I got hold of a rare 65c802 and some NOS 6504 and 6507’s.
Design and text by Wichit Sirichote. Full text and files at his website here. The kit is available for sale, kit or assembled!
Back to 1982, when I was a student, I have learned the Z80 CPU with Multitech MPF-1 Kit. At the same time, I also have played with Apple II that uses 6502 CPU. But here in Thailand, Z80 is very popular. Many single boards computer use Z80 as a CPU. Colleges and university also teach basic microprocessor with Z80. I got two chips of 6502 CPU two years ago. At the yearend of 2014, 32 years since I was a student, I picked the 6502 CPU and designed the microcomputer kit again with HEX key and 7-segment display. I wrote the monitor program using 6502 instructions. I used TASM assembler. My intention is to design the microcomputer board that uses 6502 as a CPU. The kit is suitable for today student to learn many addressing modes and hardware of the 6502 CPU. The circuit is simple and easy build.
1. CPU: 65SC02, CMOS 8-bit @1MHz clock
2. Memory: 32kB RAM, 16kB EPROM
3. Decoder chip: GAL16V8 PLD
4. Display: 6-digit 7-segment LED
5 . Keyboard: 36 keys
6 . RS232 port: 2400 bit/s
7 . Debugging LED: 8-bit GPIO1 LED
8 . SystemTick: 10ms tick
9. Text LCD interface: direct CPU bus interface text LCD
10. Expansion header: 40-pin header
Software descriptions: Monitor program was written with 6502 instructions. The source code was translated to hex code using TASM assembler. Main body is forever loop keyboard and 7-segment display scanning. When key pressed the associated functions will be serviced. Detailers are explained as the comments in the source code.
The monitor program features are,
1.Memeory contents can be edited directly with hex keys.
2. User registers for program testing
3. Single instruction execution, no need jumper selection.
4. Relative byte calculation,
5. Download hex file,
6. Zero page display.
The website https://sites.google.com/site/gogleoops/home is to look at designs of older microcomputers and provide information to people to be able to build some of these for their own use. It is aimed at micro enthusiast with reasonable knowledge of electronics and digital/microprocessor theory.
There are still many older “original”microcomputer boards for sale (on Ebay etc) .. but tend to be rather expensive and in most cases those boards are either not functioning (due to age) ..or rather limited in their operation or not being able actually connect them to anything useful (like current PC’s or terminals).
So in my quest to play around with some of different varieties of microcomputers (like SC/MP, 6800’s, 6502’s,TMS9900’s, 68000 etc) I am sharing some of the design (like pcb’s).. so people can build their own. I do provide some components .. but this is not a commercial venture, so you might have to source other bits from different sources to complete any of the designs. Some are prototype and some are fully built sbc (single board computers).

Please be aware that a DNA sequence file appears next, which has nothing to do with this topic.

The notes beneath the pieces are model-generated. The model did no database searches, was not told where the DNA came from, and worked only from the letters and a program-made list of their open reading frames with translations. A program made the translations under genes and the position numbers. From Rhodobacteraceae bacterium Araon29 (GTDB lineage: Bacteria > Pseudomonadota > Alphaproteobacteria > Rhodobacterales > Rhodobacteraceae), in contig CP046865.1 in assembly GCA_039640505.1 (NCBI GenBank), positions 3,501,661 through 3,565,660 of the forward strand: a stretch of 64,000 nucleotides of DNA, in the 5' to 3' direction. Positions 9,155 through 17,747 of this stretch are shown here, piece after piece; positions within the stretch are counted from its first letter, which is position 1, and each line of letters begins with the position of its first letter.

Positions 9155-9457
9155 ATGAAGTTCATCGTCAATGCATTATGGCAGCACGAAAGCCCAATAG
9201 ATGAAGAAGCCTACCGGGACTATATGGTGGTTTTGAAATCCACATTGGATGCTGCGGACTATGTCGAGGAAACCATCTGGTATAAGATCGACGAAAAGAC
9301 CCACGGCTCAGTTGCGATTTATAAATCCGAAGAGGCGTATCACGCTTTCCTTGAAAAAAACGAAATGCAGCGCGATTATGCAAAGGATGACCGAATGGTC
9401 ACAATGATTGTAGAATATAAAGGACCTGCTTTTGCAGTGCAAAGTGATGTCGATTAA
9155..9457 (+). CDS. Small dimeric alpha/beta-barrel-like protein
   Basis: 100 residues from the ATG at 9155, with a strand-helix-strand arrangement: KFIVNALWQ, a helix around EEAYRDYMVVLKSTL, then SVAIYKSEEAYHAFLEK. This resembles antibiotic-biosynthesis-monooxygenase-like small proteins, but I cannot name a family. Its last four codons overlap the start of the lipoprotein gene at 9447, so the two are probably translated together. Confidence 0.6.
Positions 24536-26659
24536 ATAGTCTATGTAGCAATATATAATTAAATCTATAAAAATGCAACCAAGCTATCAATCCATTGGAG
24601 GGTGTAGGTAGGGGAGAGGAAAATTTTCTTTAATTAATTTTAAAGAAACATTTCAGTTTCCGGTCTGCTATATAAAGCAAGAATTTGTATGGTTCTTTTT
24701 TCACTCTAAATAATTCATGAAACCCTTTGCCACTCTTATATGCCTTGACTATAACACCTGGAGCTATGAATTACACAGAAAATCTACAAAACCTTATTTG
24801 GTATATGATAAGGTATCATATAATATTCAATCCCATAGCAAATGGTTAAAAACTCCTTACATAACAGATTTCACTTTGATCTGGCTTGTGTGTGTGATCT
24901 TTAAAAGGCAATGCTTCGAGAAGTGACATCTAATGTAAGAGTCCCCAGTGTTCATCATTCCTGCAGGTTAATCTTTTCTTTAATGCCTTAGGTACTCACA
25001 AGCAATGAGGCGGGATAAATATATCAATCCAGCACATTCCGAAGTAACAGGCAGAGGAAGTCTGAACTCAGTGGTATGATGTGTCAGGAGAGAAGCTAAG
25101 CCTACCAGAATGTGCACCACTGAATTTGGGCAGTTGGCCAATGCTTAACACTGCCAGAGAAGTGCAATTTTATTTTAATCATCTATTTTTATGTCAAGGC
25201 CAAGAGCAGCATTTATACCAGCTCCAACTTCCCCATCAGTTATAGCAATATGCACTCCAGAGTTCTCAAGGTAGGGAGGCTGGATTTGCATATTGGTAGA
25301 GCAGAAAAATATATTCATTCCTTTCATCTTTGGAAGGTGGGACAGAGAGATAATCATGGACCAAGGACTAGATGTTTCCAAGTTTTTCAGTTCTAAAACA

The following article is from the site , all design and ‘me’ in the text below is by and (C) Michael Cvetanovski
The copy here is for information and archiving only, the original is the place to go for the latest information.
Bit of History
Once upon a time .. I had a SYM-1 sbc board that I played around with. Wonderful microcomputer for its era (early 1980’s). Like most people due to non use and lack of interest I give that micro away. Since my recent eagerness to dabble with some of the older micros .. I had a go at trying to rebuild the SYM-1 to a reasonable design so I can use most of the SYM-1 features. Having a 6502 chip and a 6532 peripheral chip, I had most bits to be able to create a minimal system to say run the SYM-1 Supermon 1.1 monitor. Following is a prototype that I got working (must admit after some testing time) which is minimal in design in having basically 5 main chips and TTL-USB adapter for comms to a PC. This project is ongoing where I have also reproduced (to a reasonable degree) an imitation keypad similar to the original one from individual pcb type push button keys. Where possible I used particular IC’s (like GAL’s) to minimise the construction and size of the design.
It mainly consist of the 6502 chip, 6532 peripheral chip, 2732 EPROM for Monitor, 2K 6116 Ram chip and 24pin Atmel GAL chip to provide some of the decoding and interfacing. Additional things on the board are 14pin 1Mhz crystal and an expansion socket to be able to interface to display/keypad. Flying wires are leads to a TTL to USB converter that connects to USB port of a PC. Monitor code is original version 1.1 that you can get from 6502.org. Memory map is original as per SYM-1 board for the monitor, 6532 chip and 2k RAM from 0000-07FF. Gal chip used is Atmel ATF22V10CQ/CQZ. No particular reason for this one .. but you can easily get them from RS components and not that expensive. I will provide the .pld and .jed file for the code to program these. See notes later on.
Prototype board was constructed using a vero type board with a bank of tracks to place the IC’s. Wiring was soldered point to point using wire wrap wire. After initial mounting of the components and testing for shorts etc the board was ready for use. When powered up the board draws about 220mA. See pic below.
If you are an old micro buff you probably have some if not most parts to construct this mini board. In case you don’t here is few suggestions for major parts.
- 6502, 6532 you might be lucky enough to get them from China supplies (via Alibaba or Ebay website)..be prepared to wait 3-4 weeks at least.
- Atmel pdl (GAL chip) try RS components.. usually very quick delivery. If you cannot program pld’s I can supply the chip programmed.
- 1Mhz crystal try element14
- 2732 and 6116 try www.futurlec.com. If you cannot program the 2732 I can supply some Eproms as I have some spares left.
- TTL to USB adaptor, Many supplies from China via Ebay ..take 3-4 weeks
- Also look through some forums like this one.